Inter-organisational collaboration occurs for a number of reasons and has great potential for verticals such as financial services. The Open Group and BIAN partnership came about after The Open Group identified a need within their member base for more thorough standards, specifically around banking. When applying The Open Group Architecture Framework (TOGAF) in a banking environment, the BIAN content speeds up the work by providing banking-specific architecture content. BIAN benefits from such a partnership as TOGAF provides a structured approach and adds value to the BIAN deliverables for the project approach and capability to perform.
The point is that standards bodies focus on different ‘standardisation layers’, and working together allows bodies to offer broader and further reaching sets of standards. Furthermore, in an age of overlapping industries and spaces, offering a collaborative approach to standards, in which already defined standards are reused, allows organisations already invested in an existing standard to safeguard this investment whilst adopting alternative frameworks on a different level. Naturally each body has its own roadmap and timelines set by their members; it is the alignment of these roadmaps which presents the greatest challenge.
Why are standards bodies aligning now?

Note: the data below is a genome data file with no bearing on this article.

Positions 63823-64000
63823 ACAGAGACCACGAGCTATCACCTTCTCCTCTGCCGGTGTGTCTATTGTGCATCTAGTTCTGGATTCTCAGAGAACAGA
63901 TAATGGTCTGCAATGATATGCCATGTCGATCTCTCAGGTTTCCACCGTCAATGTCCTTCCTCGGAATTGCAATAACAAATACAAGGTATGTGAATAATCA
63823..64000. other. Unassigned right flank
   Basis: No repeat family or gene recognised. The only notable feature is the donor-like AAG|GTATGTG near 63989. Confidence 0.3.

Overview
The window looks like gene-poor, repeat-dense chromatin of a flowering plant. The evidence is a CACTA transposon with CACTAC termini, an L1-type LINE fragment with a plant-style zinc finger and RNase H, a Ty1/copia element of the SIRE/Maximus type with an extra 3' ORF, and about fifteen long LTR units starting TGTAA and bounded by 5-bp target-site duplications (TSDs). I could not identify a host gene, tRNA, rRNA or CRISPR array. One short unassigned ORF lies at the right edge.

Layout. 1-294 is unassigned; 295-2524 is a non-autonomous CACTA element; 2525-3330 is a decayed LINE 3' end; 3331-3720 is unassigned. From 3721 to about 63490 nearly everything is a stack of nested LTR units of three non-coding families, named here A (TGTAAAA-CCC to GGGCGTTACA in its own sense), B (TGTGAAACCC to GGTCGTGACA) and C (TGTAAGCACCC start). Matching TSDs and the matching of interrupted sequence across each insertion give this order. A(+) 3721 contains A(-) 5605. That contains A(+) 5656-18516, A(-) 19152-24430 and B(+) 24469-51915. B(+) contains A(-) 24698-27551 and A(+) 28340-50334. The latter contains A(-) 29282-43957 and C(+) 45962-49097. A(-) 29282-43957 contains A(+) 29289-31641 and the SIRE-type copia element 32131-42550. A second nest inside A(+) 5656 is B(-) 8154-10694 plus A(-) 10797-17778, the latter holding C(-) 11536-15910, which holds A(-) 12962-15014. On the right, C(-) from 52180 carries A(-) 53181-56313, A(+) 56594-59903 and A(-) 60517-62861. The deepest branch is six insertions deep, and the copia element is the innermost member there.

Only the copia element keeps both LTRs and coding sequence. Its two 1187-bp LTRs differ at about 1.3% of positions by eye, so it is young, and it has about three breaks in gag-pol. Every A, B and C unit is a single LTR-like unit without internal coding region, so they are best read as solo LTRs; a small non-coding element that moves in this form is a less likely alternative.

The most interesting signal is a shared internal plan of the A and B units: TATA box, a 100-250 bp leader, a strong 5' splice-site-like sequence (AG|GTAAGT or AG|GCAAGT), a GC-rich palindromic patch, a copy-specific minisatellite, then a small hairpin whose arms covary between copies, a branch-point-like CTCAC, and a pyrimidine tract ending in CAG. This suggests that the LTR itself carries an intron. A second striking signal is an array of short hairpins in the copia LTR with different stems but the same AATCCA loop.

The issue of collaboration among standards bodies has really only come onto the agenda in recent years. This may be for a number of reasons. Firstly, technological advances have resulted in ever-more generic underlying technology across industries. The price of hardware has dropped considerably and data and memory capacities have improved, resulting in a more level playing field between the industries. This has, in turn, allowed these industries to adopt common best practices in non-value add, non-differentiating, back-office systems and processes. Secondly, and this is certainly true for the financial services sector in recent years, regulatory pressure is on the increase. The heavy hand of the regulators can be felt across all industries, especially where data is involved, and this has further increased awareness of the possibilities of cross-industry standards collaboration.